Flour Tortillas, Gluten-Free

From: Art of Gluten-Free Baking (http://artofglutenfreebaking.com)

Yield: about 9- 7 inch/18 cm tortillas

2 cups (280 g) Jeanne’s All Purpose Gluten-Free flour mix
1 1/2 teaspoons salt
2 teaspoons baking powder
5 tablespoons unsalted butter, cold and cut into 1 tablespoon pieces
3/4 cup (156 ml) warmish water (about 90 degrees F/ 32 degrees C)
tapioca flour for rolling

In the bowl of a food processor, place the flour, salt, and baking powder. Pulse a few times to mix.

Add the butter pieces. Pulse until the mixture looks like wet sand. If you don’t have a food processor, add the butter pieces via a pastry cutter or by rubbing them into the flour mix with your hands.  Add the warm water and turn on processor until a dough ball forms (or mix with a spoon until you can’t mix it anymore and then use your hands to do the final mixing).  The dough should be soft and pillowy.

Turn out dough onto a piece of plastic wrap and wrap tightly. Let sit at room temperature for 1 hour. This rest period will help to distribute the water throughout the dough.  If you don’t plan on using the dough that day, you can refrigerate the wrapped dough.  But will need to bring it to cool room temperature before you roll and make the tortillas.  Please note that if the dough is too warm, it will be hard to roll and it will be too floppy to move to the pan.  It’s best when it’s on the cooler side of room temperature.

When you are ready to make the tortillas, roll your dough into 9 equal balls of about 1/4 cup/65 grams each.  Cover the balls with plastic wrap while you preheat your pan.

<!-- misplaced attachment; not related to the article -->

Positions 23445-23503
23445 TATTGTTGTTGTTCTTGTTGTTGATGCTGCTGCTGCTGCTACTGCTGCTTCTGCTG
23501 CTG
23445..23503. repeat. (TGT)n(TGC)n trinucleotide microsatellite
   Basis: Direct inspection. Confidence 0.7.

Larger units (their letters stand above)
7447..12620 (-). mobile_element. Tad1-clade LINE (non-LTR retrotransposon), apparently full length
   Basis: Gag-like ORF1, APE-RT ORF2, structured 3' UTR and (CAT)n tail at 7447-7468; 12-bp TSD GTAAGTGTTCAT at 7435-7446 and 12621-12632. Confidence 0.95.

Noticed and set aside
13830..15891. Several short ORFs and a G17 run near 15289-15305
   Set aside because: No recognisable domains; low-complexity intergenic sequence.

The tortillas need to be cooked in a pan that can be heated to a high temperature.  I use a well-seasoned cast iron pan for this.  Place pan on medium high heat and let preheat well–for about 5 minutes.  If you have a tortilla press, now is the time to use it. Dust the press with tapioca flour (top and bottom). In addition, dust rolling surface with tapioca flour.

Place the first dough ball in the middle of the press and firmly press. Open the press. Most likely the disk (which should be about 5 inches/13 cm in diameter) will stick to the upper part of the press (as it does for me).

Carefully remove the dough disk and place it on the floured rolling surface. Sprinkle the surface of the dough disk with tapioca flour. If you don’t have a tortilla press, proceed to the next step.

With a rolling pin give the dough disk (or dough ball if you didn’t use a tortilla press) a roll.  Give the disk a quarter turn and roll it again. Repeat this process until you have a disk that is roughly 7 inches (18 cm) in diameter.  Don’t roll these any thinner.

If the dough gets too thin it will be almost impossible to transfer from the rolling surface to the pan.  If the ragged edges bother you, you can cut them off at this stage with a sharp knife.

With a large turner, carefully transfer the dough disk to the heated pan.  It might take you a few tries before you are able to transfer the dough disk without it breaking.  If your kitchen is hot, the dough might get too warm and might get floppy and be harder to roll and to transfer.  If this happens, put dough into the fridge to cool down and firm up.

Cook for about 60 seconds–until the surface of the tortilla is covered with puffed up bubbles.

Flip and cook on the other side for another 60ish seconds.  Both sides should look like they do in the photo–with brown rings where the bubbles have formed.

Flip the tortilla onto a dinner plate hot side up.  You will now repeat the process with each dough ball.  Flip each successive tortilla hot side up onto the tortilla stack.  By the end of the process, you will have 9 tortillas.  Cover warm tortillas with a towel to keep warm and serve.

Tortillas are best fresh–they will be pliable and should roll around a filling fairly easily.

Cool completely and then store in an airtight container at room temperature (not in the fridge) for up to 5 day.  For longer storage, freeze.  To refresh, microwave for a few seconds before use.